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Little has changed since UPA took over: Karat

Sunday 1 May 2005

Special Correspondent

"Two bourgeois combinations monopolise the political space "

NEW DELHI: As the Congress-led United Progressive Alliance Government prepares to celebrate one year of its completion in office, the supporting Communist Party of India (Marxist) is of the view that on the ground, people have yet to experience change.

"The class character of the Congress and the performance of the UPA Government which pursues policies of liberalisation are bound to impact the livelihood and living conditions of the people. On the ground, people cannot experience any change - the agrarian distress continues, the crisis of small and traditional industries is getting worse, the repeated increases in prices of petroleum products is heaping additional burden on the people. All this is bound to generate discontent in the coming days," the CPI(M) general secretary, Prakash Karat, said in his article in the latest edition of the party organ, People’s Democracy.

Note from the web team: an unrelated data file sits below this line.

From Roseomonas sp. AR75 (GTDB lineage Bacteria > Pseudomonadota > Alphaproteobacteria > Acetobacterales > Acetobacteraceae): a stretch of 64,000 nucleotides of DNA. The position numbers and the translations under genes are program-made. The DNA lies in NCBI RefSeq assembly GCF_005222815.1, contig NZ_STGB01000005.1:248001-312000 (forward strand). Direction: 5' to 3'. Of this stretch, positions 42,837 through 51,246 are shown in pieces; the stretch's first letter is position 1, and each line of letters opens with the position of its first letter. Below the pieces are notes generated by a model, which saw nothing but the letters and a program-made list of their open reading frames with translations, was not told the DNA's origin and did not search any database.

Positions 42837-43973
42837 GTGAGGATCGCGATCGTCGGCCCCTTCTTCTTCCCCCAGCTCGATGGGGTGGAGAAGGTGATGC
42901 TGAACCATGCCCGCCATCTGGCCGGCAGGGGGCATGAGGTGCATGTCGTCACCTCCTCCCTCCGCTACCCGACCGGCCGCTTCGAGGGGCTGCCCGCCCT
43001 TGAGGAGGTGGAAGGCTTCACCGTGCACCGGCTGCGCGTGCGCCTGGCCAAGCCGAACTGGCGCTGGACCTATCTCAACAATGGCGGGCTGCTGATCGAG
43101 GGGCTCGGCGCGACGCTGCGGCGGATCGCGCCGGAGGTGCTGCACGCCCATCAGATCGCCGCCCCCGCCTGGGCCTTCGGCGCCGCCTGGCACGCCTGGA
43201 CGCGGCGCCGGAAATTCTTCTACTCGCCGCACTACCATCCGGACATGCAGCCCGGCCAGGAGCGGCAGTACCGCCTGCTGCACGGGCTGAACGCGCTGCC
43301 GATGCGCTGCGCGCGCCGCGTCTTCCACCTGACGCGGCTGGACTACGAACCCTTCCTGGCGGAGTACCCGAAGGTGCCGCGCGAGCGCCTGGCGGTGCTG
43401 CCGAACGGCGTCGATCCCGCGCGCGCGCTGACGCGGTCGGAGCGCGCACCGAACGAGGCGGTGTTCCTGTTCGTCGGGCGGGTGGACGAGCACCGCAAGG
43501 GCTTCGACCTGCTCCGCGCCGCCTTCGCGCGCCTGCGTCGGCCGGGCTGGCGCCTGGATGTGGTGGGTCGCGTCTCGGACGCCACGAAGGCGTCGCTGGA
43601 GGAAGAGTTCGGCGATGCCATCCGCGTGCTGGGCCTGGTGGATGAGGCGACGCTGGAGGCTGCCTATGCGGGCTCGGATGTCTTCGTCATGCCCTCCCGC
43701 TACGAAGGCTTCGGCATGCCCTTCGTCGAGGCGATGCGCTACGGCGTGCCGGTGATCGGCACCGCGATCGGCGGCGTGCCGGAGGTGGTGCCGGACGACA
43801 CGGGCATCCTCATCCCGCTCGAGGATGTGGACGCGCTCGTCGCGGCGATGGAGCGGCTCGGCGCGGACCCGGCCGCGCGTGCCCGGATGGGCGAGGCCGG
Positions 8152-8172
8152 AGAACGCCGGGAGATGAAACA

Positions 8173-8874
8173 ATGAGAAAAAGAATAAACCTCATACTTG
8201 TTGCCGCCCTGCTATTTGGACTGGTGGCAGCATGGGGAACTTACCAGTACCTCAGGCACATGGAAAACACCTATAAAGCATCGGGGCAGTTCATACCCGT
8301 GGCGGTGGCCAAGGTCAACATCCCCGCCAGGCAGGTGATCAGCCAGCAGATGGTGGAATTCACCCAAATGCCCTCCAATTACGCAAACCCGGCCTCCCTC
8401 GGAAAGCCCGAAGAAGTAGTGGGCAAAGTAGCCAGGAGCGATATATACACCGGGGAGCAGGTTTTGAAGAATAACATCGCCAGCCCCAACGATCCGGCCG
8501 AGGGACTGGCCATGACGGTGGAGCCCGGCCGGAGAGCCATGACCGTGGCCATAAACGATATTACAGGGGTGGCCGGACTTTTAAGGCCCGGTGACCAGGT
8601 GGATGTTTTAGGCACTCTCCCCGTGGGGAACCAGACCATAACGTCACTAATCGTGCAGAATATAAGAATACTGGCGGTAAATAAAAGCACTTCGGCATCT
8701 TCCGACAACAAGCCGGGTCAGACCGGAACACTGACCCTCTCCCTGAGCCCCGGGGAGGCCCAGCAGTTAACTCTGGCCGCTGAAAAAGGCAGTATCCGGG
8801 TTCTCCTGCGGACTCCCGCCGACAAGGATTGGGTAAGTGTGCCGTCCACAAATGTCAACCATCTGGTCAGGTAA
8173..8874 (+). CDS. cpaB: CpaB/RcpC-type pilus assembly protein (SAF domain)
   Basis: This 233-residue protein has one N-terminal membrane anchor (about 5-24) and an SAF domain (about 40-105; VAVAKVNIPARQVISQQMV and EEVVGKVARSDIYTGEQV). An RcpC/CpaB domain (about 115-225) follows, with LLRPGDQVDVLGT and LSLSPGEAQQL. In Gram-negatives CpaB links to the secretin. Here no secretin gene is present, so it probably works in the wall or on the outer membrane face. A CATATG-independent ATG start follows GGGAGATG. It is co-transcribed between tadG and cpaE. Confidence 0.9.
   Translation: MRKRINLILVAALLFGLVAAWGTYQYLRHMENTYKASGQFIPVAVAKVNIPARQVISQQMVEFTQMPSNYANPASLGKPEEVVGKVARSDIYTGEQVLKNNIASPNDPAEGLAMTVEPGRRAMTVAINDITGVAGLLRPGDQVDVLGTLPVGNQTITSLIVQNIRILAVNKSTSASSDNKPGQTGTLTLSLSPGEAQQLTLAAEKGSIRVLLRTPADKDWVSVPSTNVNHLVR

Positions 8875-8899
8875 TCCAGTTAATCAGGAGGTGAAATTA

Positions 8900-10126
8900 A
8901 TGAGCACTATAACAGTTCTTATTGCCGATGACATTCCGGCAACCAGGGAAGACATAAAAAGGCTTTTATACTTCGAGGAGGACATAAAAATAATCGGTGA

Major features

Recounting the national political-tactical line determined by its recent party congress, he said, the following were other major features of the current situation. Though the Bhartitya Janata Party-Rashtriya Swayamsevak Sangh has been defeated, its strength should not be underestimated as it would try to regroup; Congress cannot be relied upon to carry out a consistent struggle against communal and divisive forces; changing stances of regional parties; growth of caste politics; growing American influence in economic, political and foreign policies; and the major role being played by the Left.

Mr. Karat also outlined the tasks before the party - campaign against communal forces; fight for people’s interest and expansion of party’s influence through movements on local, social and economic issues.

He said that the party while working towards strengthening the organisation would also work to build a third alternative. "It is not in the interests of the Left and democratic forces, that two bourgeois combinations, one headed by the BJP and the other by the Congress, monopolise the political space. There is a need for a third alternative’’.

Need for unity

Building such an alternative would require the coming together of the Left and other democratic and secular parties through joint movements and campaigns.

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